Kudankulam: 8 years on, fear rules villages

Kudankulam: 8 years on, fear rules villages

Protest against Kudankulam nuclear power plant in Kudankulam. PTI FILE PHOTO

Are they looking for us?” asked a jittery Peter Milton, 49, as his eyes darted to scan for the police patrol vehicle that passed by. He feared the men in khaki might have sensed that this correspondent had come to the fishing hamlet to record their sufferings.

Milton has more than two dozen sedition cases against him since 2012 for participating in the protests against the Kudankulam Nuclear Power Plant (KNPP).

Also Read: Sedition Cases slapped on celebrities withdrawn as fast as they were lodged

“If they find out that you have come to write about us, they will make my life hell. They will ensure I don’t even get kerosene the next time I go out to the sea,” Milton told DH.

Milton’s words surmise the fear in and around Kudankulam and Idinthakarai, where the country’s single largest nuclear power station is housed.

As many as 8,856 people from Idinthakarai, Kudankulam, Perumanal, Vairavaikinaru, Koothankuli and Uvari face dozens of cases booked under Section 124(A) of the Indian Penal Code that deals with sedition, and other sections including Section 121.

Also Read: 'Sedition is a necessary legal provision'

“No one really knows how many cases have been dropped or added. We have lost count of it. These cases were slapped only to instil fear among the protestors,” S P Udayakumar, convenor of People’s Movement Against Nuclear Energy that led the protests, told DH.

Only a few were arrested, but most including S P Udayakumar, a former professor, were not taken into custody. However, their mobility and livelihoods were affected. People facing sedition charges can’t apply for a passport. Those who possess one cannot leave the country. They also can’t apply for government jobs and are under the constant watch of the police.

Also Read: Fear and loathing in ‘sedition land’

Milton, a former bosun in a vessel, has had a roller-coaster ride from the last nine years. Today, he doesn’t make even a fraction of what he brought home in 2011.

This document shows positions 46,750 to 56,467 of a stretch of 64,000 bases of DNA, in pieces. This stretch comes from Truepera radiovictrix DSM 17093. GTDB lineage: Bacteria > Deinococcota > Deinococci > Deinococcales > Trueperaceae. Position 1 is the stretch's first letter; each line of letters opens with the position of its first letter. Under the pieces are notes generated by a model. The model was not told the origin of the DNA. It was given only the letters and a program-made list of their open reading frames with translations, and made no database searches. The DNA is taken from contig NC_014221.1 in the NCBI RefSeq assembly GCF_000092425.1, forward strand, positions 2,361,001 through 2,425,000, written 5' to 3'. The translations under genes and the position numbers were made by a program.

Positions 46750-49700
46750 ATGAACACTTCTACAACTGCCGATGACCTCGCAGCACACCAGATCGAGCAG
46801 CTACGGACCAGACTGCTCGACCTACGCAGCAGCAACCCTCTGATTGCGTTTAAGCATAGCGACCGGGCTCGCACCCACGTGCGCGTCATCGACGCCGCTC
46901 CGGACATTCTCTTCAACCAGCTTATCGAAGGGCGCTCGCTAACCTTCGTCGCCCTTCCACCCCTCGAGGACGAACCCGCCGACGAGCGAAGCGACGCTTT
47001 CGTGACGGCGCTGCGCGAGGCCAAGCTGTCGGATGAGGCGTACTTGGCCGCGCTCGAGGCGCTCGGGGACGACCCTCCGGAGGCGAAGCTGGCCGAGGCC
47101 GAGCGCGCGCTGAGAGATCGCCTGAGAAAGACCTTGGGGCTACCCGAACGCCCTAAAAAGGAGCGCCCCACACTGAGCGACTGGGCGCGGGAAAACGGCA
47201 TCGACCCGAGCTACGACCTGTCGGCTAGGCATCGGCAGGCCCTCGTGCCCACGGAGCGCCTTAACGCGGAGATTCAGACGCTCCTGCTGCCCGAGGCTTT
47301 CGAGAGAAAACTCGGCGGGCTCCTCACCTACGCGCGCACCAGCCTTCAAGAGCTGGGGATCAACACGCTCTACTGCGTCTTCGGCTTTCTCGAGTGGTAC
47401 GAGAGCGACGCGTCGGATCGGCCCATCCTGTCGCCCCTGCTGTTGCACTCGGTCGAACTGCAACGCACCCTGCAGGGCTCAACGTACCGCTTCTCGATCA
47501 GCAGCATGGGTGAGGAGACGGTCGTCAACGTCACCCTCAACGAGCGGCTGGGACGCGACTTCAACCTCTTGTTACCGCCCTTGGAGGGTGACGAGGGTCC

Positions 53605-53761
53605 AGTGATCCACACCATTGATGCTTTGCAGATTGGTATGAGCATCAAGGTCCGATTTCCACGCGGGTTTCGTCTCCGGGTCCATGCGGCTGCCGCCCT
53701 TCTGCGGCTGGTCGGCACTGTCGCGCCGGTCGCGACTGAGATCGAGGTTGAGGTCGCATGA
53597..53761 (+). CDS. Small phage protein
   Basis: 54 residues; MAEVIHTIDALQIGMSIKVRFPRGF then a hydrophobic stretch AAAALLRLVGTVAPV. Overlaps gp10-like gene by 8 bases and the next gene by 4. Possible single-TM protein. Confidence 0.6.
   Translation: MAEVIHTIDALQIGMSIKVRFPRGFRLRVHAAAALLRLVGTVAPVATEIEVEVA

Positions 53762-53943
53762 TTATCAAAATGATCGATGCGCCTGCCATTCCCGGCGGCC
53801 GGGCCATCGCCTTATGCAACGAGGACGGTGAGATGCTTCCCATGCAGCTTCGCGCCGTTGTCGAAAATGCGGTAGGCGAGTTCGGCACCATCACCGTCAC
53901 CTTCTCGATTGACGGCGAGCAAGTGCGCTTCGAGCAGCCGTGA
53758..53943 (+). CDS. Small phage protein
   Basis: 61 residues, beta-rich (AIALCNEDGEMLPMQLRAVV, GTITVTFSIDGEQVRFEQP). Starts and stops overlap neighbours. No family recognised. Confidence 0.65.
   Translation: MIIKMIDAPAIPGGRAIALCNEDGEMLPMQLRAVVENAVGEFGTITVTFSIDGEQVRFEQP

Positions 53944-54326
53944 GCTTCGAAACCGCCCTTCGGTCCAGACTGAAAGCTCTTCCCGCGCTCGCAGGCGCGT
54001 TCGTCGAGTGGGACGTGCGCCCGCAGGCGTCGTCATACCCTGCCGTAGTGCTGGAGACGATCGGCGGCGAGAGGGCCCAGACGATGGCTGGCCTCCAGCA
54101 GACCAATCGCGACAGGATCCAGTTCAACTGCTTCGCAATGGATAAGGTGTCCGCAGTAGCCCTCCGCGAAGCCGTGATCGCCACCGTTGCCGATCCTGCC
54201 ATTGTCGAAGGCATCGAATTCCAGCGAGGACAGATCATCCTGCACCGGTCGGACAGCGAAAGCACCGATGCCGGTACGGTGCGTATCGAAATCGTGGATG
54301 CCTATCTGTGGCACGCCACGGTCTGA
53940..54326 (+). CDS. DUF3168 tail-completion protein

“I couldn’t get back to my job due to the cases. My wife runs a saree shop in our house — to run the household and fund my 12-year-old daughter’s education,” he said.

Constant intimidation 

Ganesan, who spent 215 days in jail, said that the police have been cultivating fear psychosis among people through sedition cases. “Today, I can’t even distribute a pamphlet against KNPP in the district as the police will rush to our doorsteps. They have planted informers everywhere,” he said.

When Ganesan applied for a passport to travel to Kuwait, his application was denied and he was put in jail. “I knew about the sedition case against me, but several people came to know about such cases slapped on them only during such checks,” Ganesan told DH.

Notwithstanding the sufferings the cases have brought to them, most of the villagers whom DH spoke to — a majority didn’t want to be quoted — said they were resolute in their opposition to KNPP.

“Why should we sleep in fear every single day with a bomb by our side?” Sundari, who spent 98 days in jail, told DH. “Then a peaceful protest in Kudankulam was seen as a threat to the government; now even a rangoli can keep the administrators on their toes,” she said.

The womenfolk proved to be the bravest during the three-year-long anti-nuclear protest. Mildred, 47, who was at the forefront of the protests, still sleeps outside a statue of Mother Mary at St Lourdes Church in this coastal village every night as a mark of protest against KNPP. In 2012, Mildred made a daring escape and evaded jail time by jumping into the sea and swimming back to the shore after being saved by fishermen. She is now an activist in her own right. 
“We women are not scared. Men fear for their safety as they go out to the seas. Several men have been harassed by the police for no reason. But that hasn’t changed our mind on the nuclear plants,” she said.

Udayakumar, who quit a well-paying job in the US and returned to India in the 2000s, seeks the reason behind the slow process of cases against the protesters.“There is no forward movement on cases against me, but my accounts are still frozen,” Udayakumar said. He said he struggled to get a decent education for his two sons due to the freezing of his bank accounts.

Antony Kebiston, whose shop was burnt during the protest, says, “Though police are not physically present in the village, they monitor us constantly. Even if there is a semblance of dissent, all these cases will get a new lease of life. Police have spoiled the lives of the youth.”

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